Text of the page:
First, airwires are not errors. They show connections specified in the schematic but that have not been realized in the board. They represent work not done yet, not mistakes necessarily.
In this case, unless you are not showing us all the copper layers, the via under IC1 makes no sense. If it is not a deliberate thru-hole pad for some purpose (not in the schematic), and it is not part of a larger structure in additional hidden layers, then it serves no purpose.
If the above is really the case, then the routing is a mess. Run away. I see several other vias that appear to serve no purpose from what you show. If this really is the case, then you should rip up the whole mess and route the board properly yourself.
Just for entertainment, I looked at the board and schematic files. Yikes! What a mess!
Run away. This tiny board and schematic would be far easier to generate from scratch properly that it would take to fix this disaster. Whoever designed this was incompetent. Some obvious problems:
- There are several pads too close to the edge of the board for most ordinary board house processes. I loaded my own standard DRC settings for a two layer board, and it found 10 such cases.
- One of the pads is too close to a hole. This is in the upper right-ish area of the board. The pad is connected to ground.
- Many of the pads are partially covered with stuff from the tDocu layer. This makes the board difficult to work with in routing, and it serves no useful purpose. For example, every pad of the 44 pin package seems to have a deliberate tDocu rectangle covering the inner ⅔ or of each pad. This makes no sense, and prevents using tDocu for legitimate purposes during routing.
- The gratuitous vias that you are actually asking about are apparently due to a misguided attempt to put a partial ground plane on both sides of the board. The vias are to stich the two sides together. A much better strategy is to try to use one side, in this case the bottom, for a ground plane as much as possible.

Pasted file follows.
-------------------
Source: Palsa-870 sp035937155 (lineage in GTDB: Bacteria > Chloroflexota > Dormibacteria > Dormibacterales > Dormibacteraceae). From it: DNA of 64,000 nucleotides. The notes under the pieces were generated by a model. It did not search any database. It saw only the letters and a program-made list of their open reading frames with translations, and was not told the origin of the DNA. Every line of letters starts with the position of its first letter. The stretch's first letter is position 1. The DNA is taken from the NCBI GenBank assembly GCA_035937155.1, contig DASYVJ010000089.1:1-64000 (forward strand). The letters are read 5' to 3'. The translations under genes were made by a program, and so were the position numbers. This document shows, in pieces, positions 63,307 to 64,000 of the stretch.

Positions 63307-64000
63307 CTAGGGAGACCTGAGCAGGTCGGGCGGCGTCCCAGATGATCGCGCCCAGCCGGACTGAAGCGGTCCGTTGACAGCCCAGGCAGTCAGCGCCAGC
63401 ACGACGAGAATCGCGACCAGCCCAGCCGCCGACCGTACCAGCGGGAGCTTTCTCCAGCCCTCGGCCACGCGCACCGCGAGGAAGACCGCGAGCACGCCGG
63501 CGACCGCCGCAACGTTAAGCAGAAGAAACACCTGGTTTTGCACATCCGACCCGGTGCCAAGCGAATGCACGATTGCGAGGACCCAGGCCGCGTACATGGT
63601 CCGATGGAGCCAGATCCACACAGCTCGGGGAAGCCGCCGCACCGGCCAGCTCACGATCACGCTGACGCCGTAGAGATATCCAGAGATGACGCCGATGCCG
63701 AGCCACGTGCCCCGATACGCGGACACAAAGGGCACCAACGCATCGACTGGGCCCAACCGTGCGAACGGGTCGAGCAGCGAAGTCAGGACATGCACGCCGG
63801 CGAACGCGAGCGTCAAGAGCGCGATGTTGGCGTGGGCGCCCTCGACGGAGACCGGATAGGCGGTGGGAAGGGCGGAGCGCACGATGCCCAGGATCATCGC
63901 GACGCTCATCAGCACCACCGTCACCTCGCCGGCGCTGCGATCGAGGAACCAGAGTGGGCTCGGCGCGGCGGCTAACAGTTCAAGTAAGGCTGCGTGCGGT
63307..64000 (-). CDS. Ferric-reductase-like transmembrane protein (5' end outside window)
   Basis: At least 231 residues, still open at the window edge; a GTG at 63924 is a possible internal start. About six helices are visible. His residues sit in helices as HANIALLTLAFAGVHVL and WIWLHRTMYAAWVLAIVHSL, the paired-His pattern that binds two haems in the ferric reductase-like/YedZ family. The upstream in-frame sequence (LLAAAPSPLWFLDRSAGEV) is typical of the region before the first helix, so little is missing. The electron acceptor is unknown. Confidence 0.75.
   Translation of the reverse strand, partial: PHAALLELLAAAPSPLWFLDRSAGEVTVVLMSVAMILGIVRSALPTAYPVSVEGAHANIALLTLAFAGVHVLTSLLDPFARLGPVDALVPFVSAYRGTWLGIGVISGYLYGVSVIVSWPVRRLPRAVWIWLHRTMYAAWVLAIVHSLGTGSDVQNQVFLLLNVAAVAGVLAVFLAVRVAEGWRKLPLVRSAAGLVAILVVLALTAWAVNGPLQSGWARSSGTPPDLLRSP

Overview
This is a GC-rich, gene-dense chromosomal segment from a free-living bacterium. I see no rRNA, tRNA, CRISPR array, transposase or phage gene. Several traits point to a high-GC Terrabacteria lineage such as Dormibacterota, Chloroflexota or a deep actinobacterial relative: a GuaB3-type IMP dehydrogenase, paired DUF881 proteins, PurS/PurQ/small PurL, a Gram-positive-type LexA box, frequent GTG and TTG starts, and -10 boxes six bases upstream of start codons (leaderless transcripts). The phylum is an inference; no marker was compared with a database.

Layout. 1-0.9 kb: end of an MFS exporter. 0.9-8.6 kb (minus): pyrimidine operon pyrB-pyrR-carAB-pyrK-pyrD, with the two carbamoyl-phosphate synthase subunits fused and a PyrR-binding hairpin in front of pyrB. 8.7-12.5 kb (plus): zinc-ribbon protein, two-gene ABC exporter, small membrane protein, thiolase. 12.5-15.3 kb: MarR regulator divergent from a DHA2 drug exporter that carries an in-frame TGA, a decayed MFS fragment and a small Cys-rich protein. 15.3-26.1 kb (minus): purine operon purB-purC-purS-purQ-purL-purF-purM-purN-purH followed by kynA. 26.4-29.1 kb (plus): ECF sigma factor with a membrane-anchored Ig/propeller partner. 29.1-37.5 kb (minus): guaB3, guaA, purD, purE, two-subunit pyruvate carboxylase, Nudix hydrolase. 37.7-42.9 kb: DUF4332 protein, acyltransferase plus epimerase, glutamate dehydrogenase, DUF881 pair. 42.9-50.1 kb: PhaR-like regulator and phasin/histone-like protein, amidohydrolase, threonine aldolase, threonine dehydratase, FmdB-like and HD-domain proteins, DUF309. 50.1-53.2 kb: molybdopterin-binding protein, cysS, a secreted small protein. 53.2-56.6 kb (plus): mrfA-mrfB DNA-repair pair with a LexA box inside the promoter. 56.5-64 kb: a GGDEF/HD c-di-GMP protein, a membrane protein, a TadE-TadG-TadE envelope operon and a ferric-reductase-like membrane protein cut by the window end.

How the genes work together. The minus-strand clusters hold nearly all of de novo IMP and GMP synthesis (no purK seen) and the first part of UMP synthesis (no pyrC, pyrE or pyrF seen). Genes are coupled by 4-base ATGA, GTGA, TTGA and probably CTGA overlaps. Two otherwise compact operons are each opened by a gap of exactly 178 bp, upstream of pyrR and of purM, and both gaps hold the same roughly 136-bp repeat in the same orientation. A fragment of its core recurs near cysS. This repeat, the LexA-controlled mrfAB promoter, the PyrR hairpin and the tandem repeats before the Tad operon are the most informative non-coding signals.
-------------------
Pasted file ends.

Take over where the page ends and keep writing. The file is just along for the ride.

- The board is offset to some strange value from the origin. There is no point to that.
- I didn't really look at the circuit, but that single 100 nF bypass cap for all four power pins of the microcontroller is a joke. Even worse, it's not even placed by any of the power pins. And then it's right in the middle of the densest part of the board, getting in the way of other routing.
As a quick challenge, I took the board you provided, ripped up all the routing, and defined the bottom layer as a ground polygon. I then connected most ground pads directly to the ground plane with their own vias. That freed up a lot of routing complexity on the top layer.
I also moved the single lone bypass cap to the top power and ground pin pair of the micro, and connected the other three power pins to that in a star as much as possible. This is not the right way to do this, but I was just trying to get past that to see what routing of the whole board would look like.
After manually routing the ground, and the microcontroller power connections, I let the auto-router do the rest. Here is the result:
The next step would be to clean that up a little, minimize the size of islands, etc. There is certainly obvious opportunity for some cleanups.
Anyway, the point is that the board you have was incompetently designed. I didn't really look at the circuit, but the schematic is also messy. Given the messy schematic and downright irresponsibly designed board, there is little confidence in the circuit.
Find out who made this mess and avoid anything else by the same person. Run away!